If you are investing your savings over a lifetime, chances are that you will make a few mistakes along the way. You may purchase a stock that declines and you lose your money, or the hot mutual fund does not climb the way you thought. Maybe the fees were much higher than discussed. There are a host of areas that many people will not consider as they invest their hard earned money and save for retirement. There are a few mistakes that can have a really major impact on your retirement plans. These you have to avoid!

All of Your Eggs in One Basket => Always Diversify

If you place all of your investments in one investment you are taking a huge risk. If that investment goes south, you could lose all of your savings. We just have to recall Enron and Nortel. Both companies were flying high and both companies are worthless today and yes, some people lost their life savings. Always follow a balanced diversified investment plan.

A balanced diversified plan will include investment in bonds, mutual funds and stocks and cash. It will include investments across most major sectors of the economy and most investments should not form a major part of the overall total. This approach should protect you from major hits on your retirement plan.

Using Only One Financial Adviser=> Use several Advisers

The majority of investment advisers are legit and will provide you with great advice, however there have been a few that basically walked away with all of the money their clients had.  If it does not sound right or you are uncomfortable with a particular investment ask for a 2nd opinion.

Even if you have great confidence in your adviser, it is still a great idea to have a 2nd opinion. Investing is a complex business in a complex market. It is impossible for anyone to know everything, so ask around and get other opinions. Get involved and study the investment decisions prior to placing your money in any investment.

High Risk Investments = > A balanced portfolio

Some investors will place all of their investment in high risk investments hoping to make a huge return on these investments.  You should never place everything or even a high percentage in high risk. A balanced portfolio as discussed earlier is always the best route.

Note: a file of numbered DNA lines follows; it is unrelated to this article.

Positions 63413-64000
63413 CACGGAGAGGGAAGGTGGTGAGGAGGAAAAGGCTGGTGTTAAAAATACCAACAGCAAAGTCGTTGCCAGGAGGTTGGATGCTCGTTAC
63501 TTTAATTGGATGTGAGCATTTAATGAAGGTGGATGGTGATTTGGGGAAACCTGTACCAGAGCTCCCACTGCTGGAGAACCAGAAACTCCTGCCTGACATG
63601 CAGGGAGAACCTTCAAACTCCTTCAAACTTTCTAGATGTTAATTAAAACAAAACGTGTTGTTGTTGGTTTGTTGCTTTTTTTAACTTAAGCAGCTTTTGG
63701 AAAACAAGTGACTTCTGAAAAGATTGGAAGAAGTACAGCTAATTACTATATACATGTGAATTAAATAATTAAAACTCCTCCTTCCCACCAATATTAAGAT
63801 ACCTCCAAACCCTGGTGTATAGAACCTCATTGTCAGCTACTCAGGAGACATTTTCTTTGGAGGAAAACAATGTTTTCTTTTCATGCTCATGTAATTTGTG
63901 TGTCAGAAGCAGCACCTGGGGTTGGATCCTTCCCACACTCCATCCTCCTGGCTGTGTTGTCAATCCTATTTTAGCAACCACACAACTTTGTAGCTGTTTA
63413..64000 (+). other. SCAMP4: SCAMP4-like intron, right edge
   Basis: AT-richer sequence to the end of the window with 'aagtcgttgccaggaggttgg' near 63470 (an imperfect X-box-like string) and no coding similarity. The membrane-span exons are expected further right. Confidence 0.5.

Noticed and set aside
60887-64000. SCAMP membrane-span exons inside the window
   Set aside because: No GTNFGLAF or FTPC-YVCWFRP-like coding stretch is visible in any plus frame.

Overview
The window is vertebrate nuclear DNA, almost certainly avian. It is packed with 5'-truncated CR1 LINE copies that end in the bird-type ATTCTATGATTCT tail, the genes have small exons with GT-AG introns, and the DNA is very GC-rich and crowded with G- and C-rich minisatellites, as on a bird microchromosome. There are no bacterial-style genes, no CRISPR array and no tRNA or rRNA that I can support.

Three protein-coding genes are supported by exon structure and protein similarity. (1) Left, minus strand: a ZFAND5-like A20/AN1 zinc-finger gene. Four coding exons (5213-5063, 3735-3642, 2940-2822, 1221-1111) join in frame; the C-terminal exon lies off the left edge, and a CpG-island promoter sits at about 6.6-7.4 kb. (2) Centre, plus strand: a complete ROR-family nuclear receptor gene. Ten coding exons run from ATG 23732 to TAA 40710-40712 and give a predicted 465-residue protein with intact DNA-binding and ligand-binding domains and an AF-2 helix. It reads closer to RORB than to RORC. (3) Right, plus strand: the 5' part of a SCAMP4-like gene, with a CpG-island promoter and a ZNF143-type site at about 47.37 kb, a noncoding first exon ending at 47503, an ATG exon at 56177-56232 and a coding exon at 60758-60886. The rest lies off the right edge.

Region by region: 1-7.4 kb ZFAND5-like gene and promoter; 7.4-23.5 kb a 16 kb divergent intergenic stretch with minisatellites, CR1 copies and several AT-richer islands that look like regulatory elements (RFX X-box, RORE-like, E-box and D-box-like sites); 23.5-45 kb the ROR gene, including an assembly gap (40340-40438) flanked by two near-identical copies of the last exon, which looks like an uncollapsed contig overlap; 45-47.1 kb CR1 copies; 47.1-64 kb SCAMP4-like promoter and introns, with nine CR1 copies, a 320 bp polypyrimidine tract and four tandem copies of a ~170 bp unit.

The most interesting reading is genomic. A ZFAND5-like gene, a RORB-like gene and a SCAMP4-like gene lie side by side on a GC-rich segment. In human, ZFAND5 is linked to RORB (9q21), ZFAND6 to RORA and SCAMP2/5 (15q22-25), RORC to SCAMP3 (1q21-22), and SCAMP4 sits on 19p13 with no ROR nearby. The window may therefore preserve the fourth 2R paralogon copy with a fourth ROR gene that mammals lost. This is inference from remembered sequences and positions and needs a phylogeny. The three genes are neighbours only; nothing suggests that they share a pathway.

When you are young you can afford to take these chances, since time is on your side and you can recover from major losses, however as we get older, High risk investments should form a lower part of your investment especially if you need the income. Most people will shift to income oriented investments as they get older.

Over Confidence = > Always question all of your decisions

This is one of the biggest mistakes we all make and it impacts everything we do. Investing is a complex business and it is always a good idea to talk to other experts and seek varied opinions. If some one disagrees with your approach, always get to the root of the disagreement and examine your own reasons for the approach you are taking.

At the end of the day, you are the one to lose money, not your advisers and not your friends. Over confidence can caused you to follow a stock all the way to the bottom without even knowing it until it is too late.

Following the Herd => Make your own informed decisions

There is definitely a herd tendency to investing and it is difficult to step out of line when everyone else seems to be doing what the herd is doing.We only have to look at the stock markets over the past few years to see the effects of this herd mentality.